John Powell Jr., executive vice president and director of agency production at Bellwether Enterprise, adds that the tightening spreads over the course of the year have helped to absorb the 10-year Treasury yield’s increase from last year.
“While the 10-year Treasury yield has gone up approximately 50 basis points over the past year, loan spreads have tightened modestly, underscoring the strong demand by investors for Fannie Mae and Freddie Mac transactions,” says Powell. “Tighter spreads have helped reduce the impact of increased Treasury yields, and given the pace of multifamily lending activity, it is clear that the market has absorbed the rate increase.”
In March the Federal Reserve increased the federal funds rate, the overnight interest rate at which banks and credit unions lend to each other, by 25 basis points to a range of 0.75 percent to 1 percent. The Fed has indicated it will likely raise the rate two more times this year, which Brickman expects to be well-received by multifamily borrowers.
“If interest rate increases are accompanied by growth in employment, wages and incomes, then the concern about higher rates is largely attenuated by the realization that it’s likely to be accompanied by higher rents going forward,” says Brickman. “So long as things increase in moderation and track largely with the macro economy, people are getting more comfortable that there won’t be any significant dislocation as a result of rate increases.”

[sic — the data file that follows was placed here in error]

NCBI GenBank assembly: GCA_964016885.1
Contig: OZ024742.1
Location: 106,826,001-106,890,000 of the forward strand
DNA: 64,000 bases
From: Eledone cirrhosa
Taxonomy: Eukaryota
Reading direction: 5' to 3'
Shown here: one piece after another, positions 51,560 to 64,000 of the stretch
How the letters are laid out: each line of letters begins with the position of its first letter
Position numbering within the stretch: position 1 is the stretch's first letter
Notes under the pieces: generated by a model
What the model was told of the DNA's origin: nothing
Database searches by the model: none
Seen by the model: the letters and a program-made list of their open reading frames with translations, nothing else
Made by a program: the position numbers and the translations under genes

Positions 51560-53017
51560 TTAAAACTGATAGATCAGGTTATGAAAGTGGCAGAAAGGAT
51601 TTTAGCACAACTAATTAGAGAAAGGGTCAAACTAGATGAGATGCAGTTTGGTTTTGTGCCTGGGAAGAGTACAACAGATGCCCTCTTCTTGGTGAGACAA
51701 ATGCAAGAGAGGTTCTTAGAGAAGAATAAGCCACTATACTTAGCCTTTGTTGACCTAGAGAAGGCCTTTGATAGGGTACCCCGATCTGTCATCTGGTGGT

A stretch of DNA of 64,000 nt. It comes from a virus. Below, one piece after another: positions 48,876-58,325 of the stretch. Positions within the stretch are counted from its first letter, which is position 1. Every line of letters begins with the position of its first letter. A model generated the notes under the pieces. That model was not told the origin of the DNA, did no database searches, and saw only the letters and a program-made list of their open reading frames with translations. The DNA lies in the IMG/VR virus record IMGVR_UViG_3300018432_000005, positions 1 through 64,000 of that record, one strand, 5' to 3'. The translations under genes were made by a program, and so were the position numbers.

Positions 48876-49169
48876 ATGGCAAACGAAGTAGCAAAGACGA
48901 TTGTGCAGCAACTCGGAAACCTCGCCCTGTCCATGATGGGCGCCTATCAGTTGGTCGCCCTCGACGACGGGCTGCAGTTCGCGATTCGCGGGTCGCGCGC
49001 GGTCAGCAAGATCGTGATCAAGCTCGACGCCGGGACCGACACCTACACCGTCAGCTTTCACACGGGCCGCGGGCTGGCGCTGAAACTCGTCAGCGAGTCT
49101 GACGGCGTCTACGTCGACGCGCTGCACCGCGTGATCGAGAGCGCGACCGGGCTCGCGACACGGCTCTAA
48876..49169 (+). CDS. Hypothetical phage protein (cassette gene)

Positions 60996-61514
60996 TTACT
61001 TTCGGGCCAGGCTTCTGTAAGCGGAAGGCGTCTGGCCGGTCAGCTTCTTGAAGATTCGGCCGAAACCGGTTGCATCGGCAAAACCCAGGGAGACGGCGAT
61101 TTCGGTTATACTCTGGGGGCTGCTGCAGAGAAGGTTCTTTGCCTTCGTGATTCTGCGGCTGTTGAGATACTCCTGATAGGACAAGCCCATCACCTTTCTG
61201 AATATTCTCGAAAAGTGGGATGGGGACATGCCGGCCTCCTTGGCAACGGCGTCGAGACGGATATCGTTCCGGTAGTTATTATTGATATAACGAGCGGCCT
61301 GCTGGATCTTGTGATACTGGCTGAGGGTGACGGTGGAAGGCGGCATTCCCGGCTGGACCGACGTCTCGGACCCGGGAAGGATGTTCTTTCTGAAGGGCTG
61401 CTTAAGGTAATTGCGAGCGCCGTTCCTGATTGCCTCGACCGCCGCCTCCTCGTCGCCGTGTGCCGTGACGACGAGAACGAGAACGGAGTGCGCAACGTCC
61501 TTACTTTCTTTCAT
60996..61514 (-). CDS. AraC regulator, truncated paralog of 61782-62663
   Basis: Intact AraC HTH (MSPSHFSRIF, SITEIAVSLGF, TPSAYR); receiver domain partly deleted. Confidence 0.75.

What is already happening in the multifamily lending space as a result of increases in short-term rates, including LIBOR, is that borrowers are leaning more toward fixed-rate financing than floating-rate debt.
“There’s been a significant shift away from floating-rate loans into fixed-rate loans,” says Mitchell Kiffe, senior managing director and co-head of national production for CBRE’s Debt & Equity Finance Group. “It’s less attractive to put floating-rate debt on your asset, given where fixed interest rates are. Borrowers at this point in the cycle are thinking that maybe they will hold an asset for longer, and long-term rates are still pretty attractive. We have seen a shift for our clients to use a fixed-rate debt strategy.”